Jane Anson explores Rioja terroir with fresh eyes and finds there is a fightback in the Spanish region among those seeking to promote its diversity.


There is a back road into Rioja from France that I cannot recommend highly enough. It scales the Pyrénées mountains, through winding country passes that switch between French and Spanish Basque villages.

You pass hand-made signs offering Baigorre ham, Pryénées brebis, Espelette peppers, fresh river trout and spicy Basque chocolate. The backdrop zigzags between dense swathes of oak, beech, fir and birch forest and wide-open vistas across mountains and fertile valley floors.

You arrive in Rioja not only exhilarated, but with a clear understanding of the influence that altitude and orientation exerts over these wines. Rioja sits within its own fruitbowl of mountains, most notably the Obarenas and the Cantabrias, with dramatic escarpments from Sierra de la Demanda to Sierra de Valdezcaray. Its soils are a jumble of slates, limestones, sandstones, loam, gravels and clays, as you would expect in an area so clearly governed by shifting tectonic plates, cut through by the fast-flowing Ebro river. And yet, the move to talk about this has been a weirdly long time coming.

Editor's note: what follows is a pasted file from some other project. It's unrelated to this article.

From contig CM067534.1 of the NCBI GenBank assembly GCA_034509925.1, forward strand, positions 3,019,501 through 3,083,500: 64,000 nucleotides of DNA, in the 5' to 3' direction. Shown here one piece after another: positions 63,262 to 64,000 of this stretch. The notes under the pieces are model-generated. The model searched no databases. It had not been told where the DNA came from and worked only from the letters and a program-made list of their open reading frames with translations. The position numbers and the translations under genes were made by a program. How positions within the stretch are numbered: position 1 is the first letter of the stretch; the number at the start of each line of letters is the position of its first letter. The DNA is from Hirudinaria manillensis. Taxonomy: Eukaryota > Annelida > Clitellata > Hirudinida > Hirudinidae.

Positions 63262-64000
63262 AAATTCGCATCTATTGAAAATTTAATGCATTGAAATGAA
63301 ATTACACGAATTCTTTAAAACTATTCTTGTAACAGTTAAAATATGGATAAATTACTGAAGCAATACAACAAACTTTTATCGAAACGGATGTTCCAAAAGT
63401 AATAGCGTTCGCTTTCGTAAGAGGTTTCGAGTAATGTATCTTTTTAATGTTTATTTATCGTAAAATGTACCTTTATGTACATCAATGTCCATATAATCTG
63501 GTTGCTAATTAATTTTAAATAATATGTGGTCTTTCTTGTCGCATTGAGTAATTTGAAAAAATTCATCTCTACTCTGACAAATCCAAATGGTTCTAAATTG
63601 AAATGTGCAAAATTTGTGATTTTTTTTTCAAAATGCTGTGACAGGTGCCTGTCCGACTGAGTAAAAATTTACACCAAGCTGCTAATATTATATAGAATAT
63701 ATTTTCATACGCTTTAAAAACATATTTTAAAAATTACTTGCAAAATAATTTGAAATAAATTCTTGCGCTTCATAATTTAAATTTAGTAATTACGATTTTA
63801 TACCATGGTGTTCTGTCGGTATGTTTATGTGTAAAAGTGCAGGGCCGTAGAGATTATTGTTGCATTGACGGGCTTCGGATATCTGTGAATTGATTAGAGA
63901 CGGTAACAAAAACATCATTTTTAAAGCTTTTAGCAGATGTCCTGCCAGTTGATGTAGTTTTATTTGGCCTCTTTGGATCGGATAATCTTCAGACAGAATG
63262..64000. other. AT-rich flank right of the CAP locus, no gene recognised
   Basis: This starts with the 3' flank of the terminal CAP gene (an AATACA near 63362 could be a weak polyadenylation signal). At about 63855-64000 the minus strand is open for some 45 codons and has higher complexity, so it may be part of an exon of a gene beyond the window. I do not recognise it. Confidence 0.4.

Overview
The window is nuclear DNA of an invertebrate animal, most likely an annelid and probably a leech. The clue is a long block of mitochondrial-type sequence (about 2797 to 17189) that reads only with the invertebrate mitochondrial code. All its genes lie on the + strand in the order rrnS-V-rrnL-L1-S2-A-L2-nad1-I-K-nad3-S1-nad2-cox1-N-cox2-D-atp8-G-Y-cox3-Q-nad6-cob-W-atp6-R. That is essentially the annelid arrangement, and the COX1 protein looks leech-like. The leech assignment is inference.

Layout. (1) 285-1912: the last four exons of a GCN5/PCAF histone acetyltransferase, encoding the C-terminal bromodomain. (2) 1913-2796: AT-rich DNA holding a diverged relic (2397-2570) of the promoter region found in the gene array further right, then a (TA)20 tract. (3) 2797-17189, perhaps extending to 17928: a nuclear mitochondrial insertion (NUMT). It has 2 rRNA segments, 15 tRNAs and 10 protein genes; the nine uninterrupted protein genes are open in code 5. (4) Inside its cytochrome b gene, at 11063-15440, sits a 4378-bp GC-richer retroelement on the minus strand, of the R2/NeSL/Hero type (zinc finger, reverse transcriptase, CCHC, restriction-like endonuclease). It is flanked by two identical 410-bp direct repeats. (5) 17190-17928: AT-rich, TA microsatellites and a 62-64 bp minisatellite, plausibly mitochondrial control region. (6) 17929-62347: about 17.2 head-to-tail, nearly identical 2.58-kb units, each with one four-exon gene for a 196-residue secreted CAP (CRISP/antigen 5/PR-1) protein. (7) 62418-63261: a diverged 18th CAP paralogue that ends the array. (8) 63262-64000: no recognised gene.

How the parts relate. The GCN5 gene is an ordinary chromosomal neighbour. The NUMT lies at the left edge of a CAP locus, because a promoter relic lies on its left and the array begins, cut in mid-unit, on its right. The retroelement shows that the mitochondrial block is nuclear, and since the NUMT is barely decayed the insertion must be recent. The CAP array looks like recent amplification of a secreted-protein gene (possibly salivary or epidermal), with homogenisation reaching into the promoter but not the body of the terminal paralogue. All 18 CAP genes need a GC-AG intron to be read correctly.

When learning about wine in the classroom, Rioja is seen as one of the good guys, the establishment figure of quality regions in Spain. And yet there’s an uncomfortable complacency at its heart that is causing increasing frustration.

It’s been just over two years since my last visit, and I was struck by how many winemakers are now openly lamenting the negative impact of big brands and industrial production on the region’s quality image. The focus of anger seems to be directed towards the system of labeling according to length of ageing (so the Joven, Crianza, Reserva and Gran Reserva that we see on wine labels) that forms the backbone of Rioja’s traditional sales and marketing.

The biggest surprise, for me, is that this has taken so long. Why don’t more Rioja producers make a noise about the fact that when the region does talk about geography, it is usually only by dividing the wines into the three distinct regions of Rioja Alta, Rioja Alavesa and Rioja Baja? There are over 140 villages across Rioja, on both the Left and Right banks of the Ebro, and yet it is forbidden – actually forbidden – to mention them on the wine labels, according to rules set by the Consejo Regulador regional wine body.

‘There is a blanket temptation in Rioja to approach wine only through what happens in the cellar,’ Alberto Saldon Maté of Sierra Cantabria says. ‘The usual business model is brands rather than vineyards, and the usual approach is to blend grapes from across the entire region. Both of these things undermine the image of quality’.